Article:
This book came in on hold at one of those times when five or six books that I’d been waiting for came in for me all at the same time. Since it was the longest book, I saved it for last, with the result that I had to turn it back in and go back on the list for it. By then, I’d completely forgotten why I’d wanted to read it in the first place… but it was worth the wait.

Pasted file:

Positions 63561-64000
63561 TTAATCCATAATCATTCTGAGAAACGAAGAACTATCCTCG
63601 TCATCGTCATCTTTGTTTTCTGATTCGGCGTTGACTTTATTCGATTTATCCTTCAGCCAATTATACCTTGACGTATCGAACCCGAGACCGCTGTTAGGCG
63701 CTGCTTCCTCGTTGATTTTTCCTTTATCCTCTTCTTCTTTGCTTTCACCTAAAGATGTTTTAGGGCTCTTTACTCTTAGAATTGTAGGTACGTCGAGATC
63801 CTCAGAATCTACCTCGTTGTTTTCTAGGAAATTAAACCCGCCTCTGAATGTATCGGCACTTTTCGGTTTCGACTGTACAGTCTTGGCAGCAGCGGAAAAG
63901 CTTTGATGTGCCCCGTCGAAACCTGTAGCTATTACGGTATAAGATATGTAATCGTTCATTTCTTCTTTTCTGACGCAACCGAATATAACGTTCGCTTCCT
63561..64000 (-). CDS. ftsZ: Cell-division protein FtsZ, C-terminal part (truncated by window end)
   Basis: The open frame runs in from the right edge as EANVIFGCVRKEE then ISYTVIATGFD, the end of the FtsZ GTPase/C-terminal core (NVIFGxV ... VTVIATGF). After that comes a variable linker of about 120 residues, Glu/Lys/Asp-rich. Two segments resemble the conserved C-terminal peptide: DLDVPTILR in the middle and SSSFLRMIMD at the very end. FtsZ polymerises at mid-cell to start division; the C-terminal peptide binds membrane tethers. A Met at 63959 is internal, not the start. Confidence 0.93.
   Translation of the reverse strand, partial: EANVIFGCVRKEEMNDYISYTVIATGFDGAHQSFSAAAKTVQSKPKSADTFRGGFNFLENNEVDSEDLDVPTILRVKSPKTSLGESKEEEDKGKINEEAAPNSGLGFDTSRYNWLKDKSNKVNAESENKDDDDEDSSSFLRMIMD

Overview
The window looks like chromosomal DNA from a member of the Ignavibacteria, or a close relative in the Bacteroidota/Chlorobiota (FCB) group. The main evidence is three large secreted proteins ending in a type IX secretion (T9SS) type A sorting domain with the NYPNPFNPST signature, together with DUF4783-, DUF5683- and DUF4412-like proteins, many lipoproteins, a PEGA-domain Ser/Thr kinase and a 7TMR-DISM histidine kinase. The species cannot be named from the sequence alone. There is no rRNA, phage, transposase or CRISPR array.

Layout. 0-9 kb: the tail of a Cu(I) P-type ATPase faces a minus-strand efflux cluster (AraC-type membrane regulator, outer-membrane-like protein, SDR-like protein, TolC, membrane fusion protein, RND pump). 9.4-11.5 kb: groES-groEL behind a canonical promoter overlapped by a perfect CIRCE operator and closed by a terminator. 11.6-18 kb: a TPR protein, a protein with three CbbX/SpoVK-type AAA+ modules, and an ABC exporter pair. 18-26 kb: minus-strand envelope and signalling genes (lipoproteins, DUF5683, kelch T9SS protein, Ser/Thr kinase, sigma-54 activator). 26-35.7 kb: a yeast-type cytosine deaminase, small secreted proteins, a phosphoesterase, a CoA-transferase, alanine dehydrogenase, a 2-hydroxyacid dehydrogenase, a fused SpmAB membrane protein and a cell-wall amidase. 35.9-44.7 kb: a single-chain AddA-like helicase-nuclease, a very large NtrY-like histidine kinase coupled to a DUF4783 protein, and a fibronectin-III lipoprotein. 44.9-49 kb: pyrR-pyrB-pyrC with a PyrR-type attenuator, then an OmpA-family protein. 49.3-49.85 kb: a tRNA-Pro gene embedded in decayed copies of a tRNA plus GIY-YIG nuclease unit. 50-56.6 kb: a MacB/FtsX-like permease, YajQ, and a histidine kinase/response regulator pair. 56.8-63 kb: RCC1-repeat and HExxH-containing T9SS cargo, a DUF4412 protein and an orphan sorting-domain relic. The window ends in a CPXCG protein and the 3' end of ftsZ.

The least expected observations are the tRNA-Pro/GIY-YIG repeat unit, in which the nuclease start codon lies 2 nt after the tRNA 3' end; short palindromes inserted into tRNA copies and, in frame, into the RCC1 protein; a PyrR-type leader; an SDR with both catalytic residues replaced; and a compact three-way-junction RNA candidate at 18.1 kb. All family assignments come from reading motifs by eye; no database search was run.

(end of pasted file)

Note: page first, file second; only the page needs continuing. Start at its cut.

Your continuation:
The Girl of Fire and Thorns by Rae Carson We meet Princess Lucero-Elisa on her sixteenth birthday. She is popping the buttons on her already large wedding dress and hoping that her groom, King Alejandro de Vego, will be old or ugly enough not to care that he has a fat bride who has never cared much about politics. She’s the younger sister and always felt overwhelmed by her smart and beautiful older sister. Her hobbies are embroidery and studying the ancient texts, the art of war and the scriptures. Scripture is highly personal to her, for on the day of her temple dedication, a glowing blue stone appeared in her navel – the Godstone, given to one bearer every hundred years. It’s there for a purpose, she knows, but she has yet to discover what her call is. All too soon for her peace, she is journeying through the jungle with her new husband, lots of armed guards, her nurse Ximena, and her lady-in-waiting. (I really loved the names that seemed New World Hispanic with bits of older New World culture peeping through, rather than straight Spanish.) They are attacked; Elisa must defend herself and her companions, discovering new sides of herself, Ximena, and her husband. She is unsettled again when she moves into the palace without being formally recognized as the King’s wife, and even more so when she is kidnapped by the border desert people a few weeks later. Eventually, they gain her sympathy and she begins to plan with them how to resist the massive army of Invierne that is massing on the border and destroying their villages. Not only is she their only hope, but it turns out that the Inviernes will do anything to take her themselves.